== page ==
The Most Important Theological Question and Why :: By Gene Lawley

The typical false doctrine of false teachers is arrived at by intricate calculations and illogical interpretations of the Scriptures. A system of steps to salvation that lists requirements that man must do in order to be acceptable to God and find that salvation is off-base at the beginning if it requires man’s efforts. But the Apostle Paul has one word that covers the whole landscape—simplicity:

“But I fear, lest somehow, as the serpent deceived Eve by his craftiness, so your minds may be corrupted from the simplicity that is in Christ” (2 Corinthians 11:3).

That most important theological question is the one asked by the Philippian jailer recorded by Luke in Acts 16:30-31: “What must I do to be saved?”

Paul answered, immediately: “Believe on the Lord Jesus Christ and you will be saved!”

Now wait a minute! What about being baptized and joining a church? I have looked and found it to be a principle of false doctrines that one must join their particular church and be baptized by that church in order to be saved. Check them out—Roman Catholic, the Church of Jesus Christ of Latter-Day Saints (the Mormons), Jehovah’s Witnesses, the Church of Christ (Campbellites). The list could go on, for the works of man, himself, are the basis of their beliefs. How much clearer can it be? However, in Ephesians 2:8-10, that salvation has nothing to do with “doing” but has much to do with “believing.” Note how even that is a gift to be received:

“For by grace you have been saved through faith, and that not of yourselves; it is the gift of God, not of works, lest anyone should boast. For we are His workmanship, created in Christ Jesus for good works, which God prepared beforehand that we should walk in them.”

Much heavy preaching is given to the sins of man and laying those sins aside to be righteous. Actually, it points to repentance, or turning from those sins. However, one can quit drinking, smoking, cussing, adulterous activity, stealing, even killing, and still go to hell! That is where the “why” of this article comes into the picture—that and the “most important” part, which is vividly expressed in Mark 8:36-37:

“For what will it profit a man if he gains the whole world, and loses his own soul?  Or what will a man give in exchange for his soul?”

Because a person born of Adam’s legacy, as all are, is a sinner by nature, so that is what he does—he sins. There must be a radical transformation from that sinful nature to one that is, at its roots, righteous and acceptable to God. Jesus nailed it when he told Nicodemus, “You must be born again” in John 3. He said, “Most assuredly, I say to you, unless one is born of water and the Spirit, he cannot enter the kingdom of God. That which is born of the flesh is flesh, and that which is born of the Spirit is spirit. Do not marvel that I said to you, ‘You must be born again.'”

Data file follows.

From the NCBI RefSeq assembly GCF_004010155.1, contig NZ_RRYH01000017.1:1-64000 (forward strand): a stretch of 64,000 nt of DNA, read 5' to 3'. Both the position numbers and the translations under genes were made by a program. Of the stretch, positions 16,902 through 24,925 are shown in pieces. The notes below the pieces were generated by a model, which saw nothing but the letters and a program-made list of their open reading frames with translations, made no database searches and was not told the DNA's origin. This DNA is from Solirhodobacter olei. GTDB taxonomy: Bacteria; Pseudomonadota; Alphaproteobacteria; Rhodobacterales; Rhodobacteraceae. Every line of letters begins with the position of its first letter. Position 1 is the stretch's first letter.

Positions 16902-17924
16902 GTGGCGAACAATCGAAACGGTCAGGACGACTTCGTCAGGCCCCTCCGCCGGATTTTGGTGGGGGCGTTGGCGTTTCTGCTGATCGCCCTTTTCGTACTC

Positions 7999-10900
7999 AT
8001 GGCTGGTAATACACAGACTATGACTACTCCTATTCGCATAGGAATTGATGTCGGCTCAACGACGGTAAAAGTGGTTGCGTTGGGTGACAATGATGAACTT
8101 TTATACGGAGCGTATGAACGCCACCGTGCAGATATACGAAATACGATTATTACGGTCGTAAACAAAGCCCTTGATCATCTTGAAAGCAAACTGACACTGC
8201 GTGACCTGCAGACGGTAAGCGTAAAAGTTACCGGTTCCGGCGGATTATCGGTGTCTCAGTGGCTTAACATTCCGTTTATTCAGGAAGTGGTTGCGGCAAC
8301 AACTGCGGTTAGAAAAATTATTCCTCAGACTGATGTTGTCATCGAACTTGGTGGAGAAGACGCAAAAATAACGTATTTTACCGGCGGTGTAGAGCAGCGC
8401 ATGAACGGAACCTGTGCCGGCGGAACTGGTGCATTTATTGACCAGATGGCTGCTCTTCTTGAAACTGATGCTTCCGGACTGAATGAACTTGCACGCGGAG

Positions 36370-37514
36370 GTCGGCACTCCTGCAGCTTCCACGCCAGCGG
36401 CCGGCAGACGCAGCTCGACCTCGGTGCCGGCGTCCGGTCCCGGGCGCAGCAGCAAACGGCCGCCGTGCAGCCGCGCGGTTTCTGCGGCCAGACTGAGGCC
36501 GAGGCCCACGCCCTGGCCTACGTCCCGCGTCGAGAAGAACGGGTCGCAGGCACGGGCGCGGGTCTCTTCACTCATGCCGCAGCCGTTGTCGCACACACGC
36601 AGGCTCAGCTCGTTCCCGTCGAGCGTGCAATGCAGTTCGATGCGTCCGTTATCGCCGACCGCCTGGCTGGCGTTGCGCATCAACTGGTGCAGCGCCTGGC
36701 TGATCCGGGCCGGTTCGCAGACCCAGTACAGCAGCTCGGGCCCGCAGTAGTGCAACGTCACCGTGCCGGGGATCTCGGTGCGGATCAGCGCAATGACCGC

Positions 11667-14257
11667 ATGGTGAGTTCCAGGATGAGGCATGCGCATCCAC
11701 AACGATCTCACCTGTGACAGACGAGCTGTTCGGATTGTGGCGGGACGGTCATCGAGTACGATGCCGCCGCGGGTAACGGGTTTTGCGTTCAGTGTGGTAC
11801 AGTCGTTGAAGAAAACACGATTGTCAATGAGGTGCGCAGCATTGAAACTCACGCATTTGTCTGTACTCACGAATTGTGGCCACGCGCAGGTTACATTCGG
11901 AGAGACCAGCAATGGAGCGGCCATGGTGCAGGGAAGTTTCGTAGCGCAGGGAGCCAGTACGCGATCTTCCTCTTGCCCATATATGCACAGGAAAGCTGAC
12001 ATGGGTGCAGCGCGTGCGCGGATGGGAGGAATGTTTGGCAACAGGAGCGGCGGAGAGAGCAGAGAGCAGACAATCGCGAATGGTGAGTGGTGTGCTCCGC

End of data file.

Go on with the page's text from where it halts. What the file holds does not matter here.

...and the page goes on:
Some look at that statement and say, “O yeah, ‘born of water'” and conclude that baptism is necessary for salvation to be complete. But Jesus clears that up with that next statement of the difference between physical life and spiritual life. Being born again is a spiritual transaction that the Spirit of God accomplishes when a person wholeheartedly receives Christ into his life and submits himself to Christ’s lordship. Physical birth involves water in the process.

Look at Titus 3:5 for how it works: “…Not by works of righteousness which we have done, but according to His mercy He saved us, through the washing of regeneration and renewing of the Holy Spirit.”

But there’s that word, “washing.” “Doesn’t that mean water baptism?” you ask. No, for it is a regeneration of spiritual life, and physical water cannot accomplish spiritual transformations. As Jesus said, “That which is flesh [physical] is flesh, and that which is spiritual is spiritual.”

We are getting closer to the “why” in the title as we press on. Just as Job said, “Naked I came from my mother’s womb, and naked I will depart” (Job 1:21, NIV). In the Sermon on the Mount, Jesus reminds us to “build treasures in heaven for they will not fade away there.” In other words, we cannot take our “stuff” with us!

There are those who say there are more ways to heaven than just by Jesus, but the Scriptures tell of no other way. Is God a liar? If there are other ways to heaven, then why did Christ come into human history with the very purpose of providing an offering for the sins of mankind that man, himself, could not provide. Paul declares, in 2 Corinthians 5:21, that fact: “He [God] has made Him [Christ] who knew no sin to be sin for us that we might be righteous in Him.”

Peter declared of Jesus, at that great fulfillment of the Feast of Weeks, Pentecost, in Acts 4:12, “Nor is there salvation in any other, for there is no other name under heaven given among men by which we must be saved.”

The thief on the cross by Jesus did not join a church or get baptized, nor did he have any way to get a theological education and follow all those man-made rules and hoops to jump through. There was no time for that, and justly so; there was no need for anything but believing in Jesus. Even that was without much expectation, for he merely asked to be remembered when Jesus came into his kingdom. “Today,” Jesus said, “You will be with Me in Paradise!”

Simplicity in Christ, that’s it. Aren’t you glad, dear redeemed sinner, that it is so? That answer says it all which the late theologian Karl Barth gave to the question of “what is the greatest theological truth you have learned in your life?” After a thoughtful moment, he replied, “Jesus loves me, this I know, for the Bible tells me so!”

May we each treasure that truth in our hearts forever!

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